Much of the discussion following the death of Aaron Swartz relates to the issue of disproportionate prosecution.
Legal heavyweights and online activists discuss whether Massachusetts prosecutors were pursuing him overzealously, and the nature of Swartz’s alleged crimes when he downloaded 4 million articles from JSTOR, an archive to which he had legitimate access. Swartz faced up to 35 years in jail for downloading the articles. The prosecutor responsible for the pursuit of Swartz, Carmen Ortiz, last week tried to wash her hands of responsibility for his death.
Whatever the legal and procedural merits of Ortiz’s pursuit of Swartz, aggressive over-prosecution is normally the fate of anyone deemed to be an online activist.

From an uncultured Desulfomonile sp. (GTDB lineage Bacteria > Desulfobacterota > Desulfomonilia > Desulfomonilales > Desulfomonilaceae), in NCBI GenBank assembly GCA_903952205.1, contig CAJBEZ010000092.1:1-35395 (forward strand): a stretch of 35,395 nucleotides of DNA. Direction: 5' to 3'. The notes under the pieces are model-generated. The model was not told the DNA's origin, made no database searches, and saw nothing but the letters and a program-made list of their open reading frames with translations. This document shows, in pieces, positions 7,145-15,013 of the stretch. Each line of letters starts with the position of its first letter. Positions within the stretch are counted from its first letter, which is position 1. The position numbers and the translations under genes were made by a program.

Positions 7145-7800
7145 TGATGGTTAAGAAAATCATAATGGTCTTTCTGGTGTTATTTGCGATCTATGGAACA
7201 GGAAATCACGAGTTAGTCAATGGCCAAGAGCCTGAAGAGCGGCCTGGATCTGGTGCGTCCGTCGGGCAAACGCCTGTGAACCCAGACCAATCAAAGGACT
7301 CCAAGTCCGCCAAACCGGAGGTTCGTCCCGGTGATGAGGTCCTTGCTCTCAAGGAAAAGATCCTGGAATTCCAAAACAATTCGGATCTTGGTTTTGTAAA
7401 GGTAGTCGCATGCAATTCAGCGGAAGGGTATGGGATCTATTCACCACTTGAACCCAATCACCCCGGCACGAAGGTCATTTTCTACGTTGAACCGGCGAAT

Bradley Manning faces life imprisonment for leaking evidence of US war crimes, should the US military ever cease regularly delaying his trial. Manning was even found by a US military judge to have been systematically mistreated while in custody.
Barrett Brown currently faces 45 years in prison for, inter alia, posting a URL and quoting a Fox News threat to kill Julian Assange in a tweet.
Hacker Jeremy Hammond faces life in prison for allegedly breaking into the emails of self-promoting “alternative CIA” Stratfor, a global intelligence company. Hammond’s case is in the hands of a judge who is married to one of the hack’s victims.
Then there’s the case of Julian Assange, who is either the victim of an international conspiracy to keep him permanently entangled in criminal prosecution, or who has a strange capacity to induce irrational and obsessive overreactions from governments.
The list goes on and on — there’s the over-the-top raid on Kim Dotcom in New Zealand, which turned out to be illegal, along with the spying on Dotcom by a New Zealand intelligence agency that is now the subject of an inquiry.
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